The war may be over, but I’m still cold

Fyodor Mikhailovich Dostoyevsky, pictured in 1871.

Image via Wikipedia

So, it’s about time to get this virtual party started which means I have to pick the first book.  I’ve chosen Crime and Punishment by Fyodor Dostoyevsky (or Dostoevsky, depending upon what resources you use), and I’ll tell you why.

 I am a member of Generation X and a child of the Cold War.  We (meaning the good guys, the Western World, and more specifically, Americans) had a defined nemesis:  Communism and the Soviet Union.  I was taught to think of it as a classic conflict between good and evil, and I saw it over and over again on the news, in books, in movies, and in history classes.  And unlike today, we knew who they were, where they lived, and what they wanted to do, which was mainly blow us up with a nuclear bomb.  Granted, it was a very simplistic view, but I was young and we had a movie star for a president, so what do you want?

 There was a pervasive dread that infused everything in my school years.  I’m sure it was at least as dramatic in the preceding years with the East versus West conflicts that played out in Korea and Vietnam.  When I think about it, though, I wasn’t consciously aware of the undercurrent of fear that colored my every day.  It was like I lived in the fog.  We all did.  It was normal and we didn’t know anything else, until some point in my college career when the fog lifted . . . the Berlin Wall fell, all of Eastern Europe came out from behind the Iron Curtain, and the big, bad Soviet Empire crumbled and became just Russia.  Someone took away from me a burden I didn’t even know I carried.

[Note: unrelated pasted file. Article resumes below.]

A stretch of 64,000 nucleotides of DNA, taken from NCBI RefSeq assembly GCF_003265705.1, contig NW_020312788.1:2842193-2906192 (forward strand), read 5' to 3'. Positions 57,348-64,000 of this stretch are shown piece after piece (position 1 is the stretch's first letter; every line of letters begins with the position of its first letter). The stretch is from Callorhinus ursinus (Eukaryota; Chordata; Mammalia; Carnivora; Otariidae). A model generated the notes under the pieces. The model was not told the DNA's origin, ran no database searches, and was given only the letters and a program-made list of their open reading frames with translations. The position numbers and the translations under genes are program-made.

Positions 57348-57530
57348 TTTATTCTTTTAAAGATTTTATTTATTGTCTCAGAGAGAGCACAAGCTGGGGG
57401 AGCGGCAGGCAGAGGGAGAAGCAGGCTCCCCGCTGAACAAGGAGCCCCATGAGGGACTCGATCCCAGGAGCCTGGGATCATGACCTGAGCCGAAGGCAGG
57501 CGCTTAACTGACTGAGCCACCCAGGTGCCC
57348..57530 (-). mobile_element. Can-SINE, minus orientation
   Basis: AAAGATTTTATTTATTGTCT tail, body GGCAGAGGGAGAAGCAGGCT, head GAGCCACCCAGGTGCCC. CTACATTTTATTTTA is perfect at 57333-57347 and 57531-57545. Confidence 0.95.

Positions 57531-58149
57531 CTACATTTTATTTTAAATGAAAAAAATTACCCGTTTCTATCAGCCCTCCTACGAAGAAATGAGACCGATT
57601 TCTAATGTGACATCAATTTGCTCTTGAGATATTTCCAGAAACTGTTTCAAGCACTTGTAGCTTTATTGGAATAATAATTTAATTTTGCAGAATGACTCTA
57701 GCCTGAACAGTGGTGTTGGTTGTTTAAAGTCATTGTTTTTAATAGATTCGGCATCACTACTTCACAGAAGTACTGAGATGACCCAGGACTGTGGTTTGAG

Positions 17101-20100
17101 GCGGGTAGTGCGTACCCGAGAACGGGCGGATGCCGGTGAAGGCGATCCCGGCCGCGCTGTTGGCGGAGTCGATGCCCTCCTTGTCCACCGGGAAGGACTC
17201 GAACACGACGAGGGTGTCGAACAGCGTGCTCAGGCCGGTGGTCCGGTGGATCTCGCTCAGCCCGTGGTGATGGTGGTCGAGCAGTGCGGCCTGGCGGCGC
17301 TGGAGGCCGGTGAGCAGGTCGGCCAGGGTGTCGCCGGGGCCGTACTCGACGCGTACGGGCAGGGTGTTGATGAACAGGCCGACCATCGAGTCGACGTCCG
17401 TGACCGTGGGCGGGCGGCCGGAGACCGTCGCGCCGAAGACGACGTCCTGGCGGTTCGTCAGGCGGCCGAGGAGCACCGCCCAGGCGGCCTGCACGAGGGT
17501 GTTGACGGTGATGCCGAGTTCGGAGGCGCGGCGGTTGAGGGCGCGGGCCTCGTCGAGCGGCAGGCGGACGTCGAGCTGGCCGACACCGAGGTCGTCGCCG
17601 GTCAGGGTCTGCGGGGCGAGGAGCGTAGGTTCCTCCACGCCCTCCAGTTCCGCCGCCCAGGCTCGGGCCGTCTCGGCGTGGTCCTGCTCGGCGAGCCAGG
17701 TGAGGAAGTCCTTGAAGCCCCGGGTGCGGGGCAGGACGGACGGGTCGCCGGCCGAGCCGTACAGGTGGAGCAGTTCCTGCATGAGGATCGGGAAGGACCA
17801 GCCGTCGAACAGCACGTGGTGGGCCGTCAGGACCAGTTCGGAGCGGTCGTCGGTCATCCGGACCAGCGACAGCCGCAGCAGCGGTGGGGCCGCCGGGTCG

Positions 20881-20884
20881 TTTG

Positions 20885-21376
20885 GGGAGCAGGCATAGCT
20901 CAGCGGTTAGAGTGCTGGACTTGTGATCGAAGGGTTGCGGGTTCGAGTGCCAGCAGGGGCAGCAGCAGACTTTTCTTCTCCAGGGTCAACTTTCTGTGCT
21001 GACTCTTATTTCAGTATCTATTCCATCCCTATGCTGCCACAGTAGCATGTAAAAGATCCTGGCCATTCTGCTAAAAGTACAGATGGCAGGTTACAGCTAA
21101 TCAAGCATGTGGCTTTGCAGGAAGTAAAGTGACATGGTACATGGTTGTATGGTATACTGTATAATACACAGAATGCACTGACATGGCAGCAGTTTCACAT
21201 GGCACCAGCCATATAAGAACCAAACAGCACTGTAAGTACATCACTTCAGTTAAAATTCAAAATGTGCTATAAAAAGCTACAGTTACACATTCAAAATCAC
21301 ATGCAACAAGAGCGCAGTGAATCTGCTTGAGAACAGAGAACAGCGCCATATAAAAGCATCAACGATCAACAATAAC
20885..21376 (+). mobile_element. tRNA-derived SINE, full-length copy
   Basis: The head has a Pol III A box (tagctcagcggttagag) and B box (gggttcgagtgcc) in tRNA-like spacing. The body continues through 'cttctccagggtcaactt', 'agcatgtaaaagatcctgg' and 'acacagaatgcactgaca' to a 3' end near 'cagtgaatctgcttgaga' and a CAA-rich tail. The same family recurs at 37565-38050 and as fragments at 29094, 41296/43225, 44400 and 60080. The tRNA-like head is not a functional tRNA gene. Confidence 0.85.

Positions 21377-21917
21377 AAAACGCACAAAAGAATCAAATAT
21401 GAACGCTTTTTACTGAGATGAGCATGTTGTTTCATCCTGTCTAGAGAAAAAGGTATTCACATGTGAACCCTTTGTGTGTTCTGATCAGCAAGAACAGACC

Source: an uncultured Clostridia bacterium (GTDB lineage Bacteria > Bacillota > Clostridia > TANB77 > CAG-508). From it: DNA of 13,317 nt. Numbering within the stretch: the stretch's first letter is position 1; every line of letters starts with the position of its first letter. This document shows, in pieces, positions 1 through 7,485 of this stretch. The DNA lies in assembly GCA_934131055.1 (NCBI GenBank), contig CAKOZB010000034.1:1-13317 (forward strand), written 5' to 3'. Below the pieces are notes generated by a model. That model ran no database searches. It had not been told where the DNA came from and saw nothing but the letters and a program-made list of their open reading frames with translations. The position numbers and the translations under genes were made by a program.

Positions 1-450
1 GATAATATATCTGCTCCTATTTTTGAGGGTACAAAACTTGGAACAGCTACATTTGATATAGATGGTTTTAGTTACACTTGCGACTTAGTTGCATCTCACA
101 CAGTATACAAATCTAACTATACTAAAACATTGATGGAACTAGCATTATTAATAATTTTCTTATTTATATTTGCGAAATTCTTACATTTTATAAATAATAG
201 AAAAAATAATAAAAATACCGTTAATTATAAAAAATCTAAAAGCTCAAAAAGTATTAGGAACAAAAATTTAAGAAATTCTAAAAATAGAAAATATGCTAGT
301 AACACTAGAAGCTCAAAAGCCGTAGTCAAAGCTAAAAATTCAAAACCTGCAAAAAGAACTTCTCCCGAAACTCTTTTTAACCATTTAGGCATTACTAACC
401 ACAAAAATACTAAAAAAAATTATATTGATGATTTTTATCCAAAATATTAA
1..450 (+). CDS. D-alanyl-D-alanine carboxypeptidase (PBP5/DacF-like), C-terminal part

And very quickly after that we bombed Iraq, but that’s another story.

 The point is that even though the United States is all buddy, buddy with Russia now (though I’ve definitely got my doubts about Putin), you don’t just shake off twenty years of fear, wondering when the bomb is going to drop and the world is going to be annihilated.  There’s something in me that is still a little scared.

 As is my habit, I USUALLY like to face the most unpleasant item on a list of tasks first.  When presented with a plate of food, I used to eat the vegetables first, just to get it over with.  (At this point, though, I’m a big fan of broccoli, spinach, asparagus and a number of other veggies I once considered disgusting.)  Then I can really enjoy the dessert, knowing that it’s the taste that will linger.  So I’m going to read the scary Russian writer first because I have it in my head that it’s going to be difficult and unpleasant, even though everyone says it’s good for me.  I mean, really, look at that picture.

 Wish me luck!


Hello world!


Ahhh, the classics

I decided, in a moment of shame and disgust combined with dash of insanity, that I wanted to read the 100 greatest books ever written.  There are four primary reasons that I decided to embark on this project and document it in a blog.